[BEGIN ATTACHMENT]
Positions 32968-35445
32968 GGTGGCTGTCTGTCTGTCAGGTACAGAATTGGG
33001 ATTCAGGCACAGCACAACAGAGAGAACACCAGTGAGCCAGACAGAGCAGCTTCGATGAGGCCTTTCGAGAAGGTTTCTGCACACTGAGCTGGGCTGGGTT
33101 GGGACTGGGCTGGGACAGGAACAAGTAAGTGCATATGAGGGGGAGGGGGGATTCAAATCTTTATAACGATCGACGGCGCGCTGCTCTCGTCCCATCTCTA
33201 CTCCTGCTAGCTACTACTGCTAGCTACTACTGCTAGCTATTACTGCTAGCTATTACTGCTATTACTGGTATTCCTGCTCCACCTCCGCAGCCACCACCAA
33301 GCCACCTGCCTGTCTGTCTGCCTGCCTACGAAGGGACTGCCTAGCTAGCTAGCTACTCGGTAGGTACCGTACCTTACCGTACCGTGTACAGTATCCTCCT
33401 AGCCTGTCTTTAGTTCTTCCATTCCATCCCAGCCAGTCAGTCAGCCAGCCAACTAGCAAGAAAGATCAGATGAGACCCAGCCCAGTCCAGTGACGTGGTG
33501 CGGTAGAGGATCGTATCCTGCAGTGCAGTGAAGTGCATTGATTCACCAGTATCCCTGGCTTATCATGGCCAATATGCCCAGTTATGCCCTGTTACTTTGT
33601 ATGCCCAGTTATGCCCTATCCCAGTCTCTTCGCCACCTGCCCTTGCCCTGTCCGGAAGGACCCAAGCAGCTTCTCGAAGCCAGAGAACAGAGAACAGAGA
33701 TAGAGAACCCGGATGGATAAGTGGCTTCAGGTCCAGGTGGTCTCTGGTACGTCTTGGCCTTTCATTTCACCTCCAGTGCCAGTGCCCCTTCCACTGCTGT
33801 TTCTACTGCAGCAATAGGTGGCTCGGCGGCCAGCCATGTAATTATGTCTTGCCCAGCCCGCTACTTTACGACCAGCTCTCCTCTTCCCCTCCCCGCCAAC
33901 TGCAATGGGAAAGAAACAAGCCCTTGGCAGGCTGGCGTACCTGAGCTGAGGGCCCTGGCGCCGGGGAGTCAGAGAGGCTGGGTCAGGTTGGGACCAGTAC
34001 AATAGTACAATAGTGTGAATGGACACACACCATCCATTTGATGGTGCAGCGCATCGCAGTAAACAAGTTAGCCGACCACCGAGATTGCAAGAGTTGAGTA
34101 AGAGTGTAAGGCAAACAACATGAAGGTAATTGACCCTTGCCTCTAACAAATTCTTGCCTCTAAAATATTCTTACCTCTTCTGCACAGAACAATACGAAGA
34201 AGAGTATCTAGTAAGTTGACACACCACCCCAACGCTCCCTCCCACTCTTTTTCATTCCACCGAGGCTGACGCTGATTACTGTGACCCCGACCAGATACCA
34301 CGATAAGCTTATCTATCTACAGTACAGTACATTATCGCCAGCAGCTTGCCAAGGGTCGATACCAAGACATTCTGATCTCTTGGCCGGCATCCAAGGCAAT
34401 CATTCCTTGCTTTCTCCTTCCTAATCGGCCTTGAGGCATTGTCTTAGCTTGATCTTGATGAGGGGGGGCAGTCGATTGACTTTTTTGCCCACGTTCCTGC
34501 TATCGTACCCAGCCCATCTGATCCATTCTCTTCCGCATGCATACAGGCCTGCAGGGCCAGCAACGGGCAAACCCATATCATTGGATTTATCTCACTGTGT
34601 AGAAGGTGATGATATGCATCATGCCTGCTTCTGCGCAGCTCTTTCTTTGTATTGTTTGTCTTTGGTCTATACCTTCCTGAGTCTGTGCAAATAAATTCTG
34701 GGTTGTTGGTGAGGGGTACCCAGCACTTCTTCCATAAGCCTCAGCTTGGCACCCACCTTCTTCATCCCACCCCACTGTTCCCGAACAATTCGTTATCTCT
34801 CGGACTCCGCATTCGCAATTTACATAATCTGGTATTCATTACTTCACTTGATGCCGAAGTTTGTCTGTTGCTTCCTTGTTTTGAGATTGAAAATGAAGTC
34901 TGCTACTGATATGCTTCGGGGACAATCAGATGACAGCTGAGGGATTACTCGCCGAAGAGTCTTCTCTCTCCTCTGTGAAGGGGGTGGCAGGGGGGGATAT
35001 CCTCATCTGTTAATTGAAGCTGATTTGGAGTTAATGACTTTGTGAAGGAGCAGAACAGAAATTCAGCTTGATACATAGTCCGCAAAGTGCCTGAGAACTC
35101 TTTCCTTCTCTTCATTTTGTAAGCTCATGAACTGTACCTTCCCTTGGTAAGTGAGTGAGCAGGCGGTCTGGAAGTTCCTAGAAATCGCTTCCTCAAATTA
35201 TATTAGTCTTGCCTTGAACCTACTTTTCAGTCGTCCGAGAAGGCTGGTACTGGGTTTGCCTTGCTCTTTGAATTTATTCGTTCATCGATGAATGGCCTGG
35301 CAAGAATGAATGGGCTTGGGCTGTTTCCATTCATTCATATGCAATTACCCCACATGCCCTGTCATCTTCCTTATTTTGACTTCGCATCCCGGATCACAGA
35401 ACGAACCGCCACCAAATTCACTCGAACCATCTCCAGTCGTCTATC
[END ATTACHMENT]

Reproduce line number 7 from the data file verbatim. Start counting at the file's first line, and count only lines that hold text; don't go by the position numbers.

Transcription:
33401 AGCCTGTCTTTAGTTCTTCCATTCCATCCCAGCCAGTCAGTCAGCCAGCCAACTAGCAAGAAAGATCAGATGAGACCCAGCCCAGTCCAGTGACGTGGTG